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True Perception: The Path of Dharma Art

4.23  ·  Rating details ·  127 ratings  ·  15 reviews
Genuine art has the power to awaken and liberate. The renowned meditation master and artist Chögyam Trungpa called this type of art “dharma art”—any creative work that springs from an awakened state of mind, characterized by directness, unselfconsciousness, and nonaggression. Dharma art provides a vehicle to appreciate the nature of things as they are and express it withou ...more
Paperback, 224 pages
Published November 11th 2008 by Shambhala
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Average rating 4.23  · 
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Rambling Reader
not impressed
Tom Jessen
Aug 15, 2017 rated it liked it
The issue that I find with a lot of Buddhist thinkers is that they are not actually very good writers. To be fair, this could easily be an issue with the translator. Regardless, Eastern thought to a Westerner does not come with immediate comprehension. If the ideas are not communicated clearly, articulately, succinctly it's difficult to pull those tangential threads down from the sky and piece them together in a meaningful way. I think another issue was that these were largely taken from lecture ...more
Loretta
This is a weird mix - it's essentially a collection of talks, and seems less edited than many other of his volumes - in the sense that this really feels much more improvised? Parts of it felt like reading something written by an artist high on hallucinogens. And then there'd be bursts of brilliance. I've come across many of the ideas before, but here they are placed in the particular context of dharma art, which really shines a different light.

I'll be reading this again, dipping into it again.
...more
Andrew Pish
Wonderful read. A Buddhist's perspective on how to approach creating art. Dense, heady, and opinionated. It covers things like one's mindset while creating, philosophies about creating, and categories of creation.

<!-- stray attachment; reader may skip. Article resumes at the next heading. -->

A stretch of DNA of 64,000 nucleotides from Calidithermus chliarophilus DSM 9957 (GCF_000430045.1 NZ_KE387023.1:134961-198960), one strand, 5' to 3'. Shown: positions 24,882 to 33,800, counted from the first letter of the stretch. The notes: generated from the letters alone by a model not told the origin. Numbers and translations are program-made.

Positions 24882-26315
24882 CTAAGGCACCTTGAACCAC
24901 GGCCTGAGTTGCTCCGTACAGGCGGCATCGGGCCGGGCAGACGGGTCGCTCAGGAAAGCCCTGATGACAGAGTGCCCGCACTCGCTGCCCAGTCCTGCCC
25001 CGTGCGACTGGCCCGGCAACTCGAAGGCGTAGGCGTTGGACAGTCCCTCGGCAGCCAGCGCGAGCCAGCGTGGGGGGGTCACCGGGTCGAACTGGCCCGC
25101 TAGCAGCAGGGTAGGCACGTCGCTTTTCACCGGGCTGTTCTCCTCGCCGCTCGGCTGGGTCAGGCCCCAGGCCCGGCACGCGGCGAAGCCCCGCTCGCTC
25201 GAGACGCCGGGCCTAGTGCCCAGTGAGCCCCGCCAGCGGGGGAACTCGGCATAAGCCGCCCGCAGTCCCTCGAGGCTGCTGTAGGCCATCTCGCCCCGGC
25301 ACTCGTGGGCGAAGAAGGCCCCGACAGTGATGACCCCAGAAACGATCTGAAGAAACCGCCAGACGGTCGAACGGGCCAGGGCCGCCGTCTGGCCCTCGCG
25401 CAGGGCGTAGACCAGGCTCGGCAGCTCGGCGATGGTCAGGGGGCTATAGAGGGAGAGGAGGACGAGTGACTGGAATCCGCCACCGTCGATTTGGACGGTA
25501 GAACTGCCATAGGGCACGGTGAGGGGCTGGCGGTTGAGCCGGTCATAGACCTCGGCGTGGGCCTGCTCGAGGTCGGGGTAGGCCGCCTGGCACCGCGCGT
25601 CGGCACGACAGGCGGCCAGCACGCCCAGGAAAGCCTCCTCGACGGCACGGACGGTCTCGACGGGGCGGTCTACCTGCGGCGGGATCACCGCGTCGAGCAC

Rebekah Younger
Jan 17, 2019 rated it it was amazing
An essential text to be unpacked over multiple readings on the creative process, perception and living an awake life through meditative practice.
Rita Walton
May 15, 2018 rated it really liked it
I loved it. Strange, quirky, penetrating.
Andrew Pish
Loved it. It informs how to work in art with genuineness, nonagression, gentleness, and the ability to truly perceive the world before running out and "achieving art." Dense, beautiful read.
Greta
Sep 18, 2012 rated it really liked it
Shelves: art, spirituality
I really liked this book and got quite a lot out of it albeit on a somewhat subconscious level. I have a feeling a lot of what the author said went over my head. Because of this, I'm most likely going to have to reread it a few times later on down the road and see if more of it makes sense in a way I can articulate. I find it curious that most everybody else has given this book five stars, yet no one has been willing (or able?) to explain why. Maybe they're in the same boat I am.
Sara Gray
Nov 26, 2012 rated it it was ok
I've had to learn my lesson once again: 1 dharma book is great, reading 2 in a row is ok, but 3 will turn the third book to mush in my brain. While there were some interesting discussions in here about how meditation can aid the creative process, and how to live art as a lifestyle instead of a hobby, I don't agree with Trungpa's sense of aesthetics at all.
Tim Hagerty
Nov 29, 2013 rated it really liked it
Opens the mind to see things as they really are without distracting labels.
Lisa
Jan 20, 2013 rated it liked it
Shelves: school
Not what I thought it was going to be like but I found some wonderful parts of this book that can certainly be put to practical use both in art and in our Dharma work.
John Kleb
May 15, 2013 rated it did not like it
Never finished it. Too much new age psuedocrap for me. At least I can say I tried it.
John
Aug 06, 2009 rated it really liked it
inspiring.
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Vidyadhara Chögyam Trungpa Rinpoche (Tibetan: ཆོས་ རྒྱམ་ དྲུང་པ་ Wylie: Chos rgyam Drung pa; also known as Dorje Dradul of Mukpo, Surmang Trungpa, after his monastery, or Chökyi Gyatso, of which Chögyam is an abbreviation) was a Buddhist meditation master, scholar, teacher, poet, and artist. He was the 11th descendent in the line of Trungpa tulkus of the Kagyü school of Tibetan Buddhism. He was al ...more

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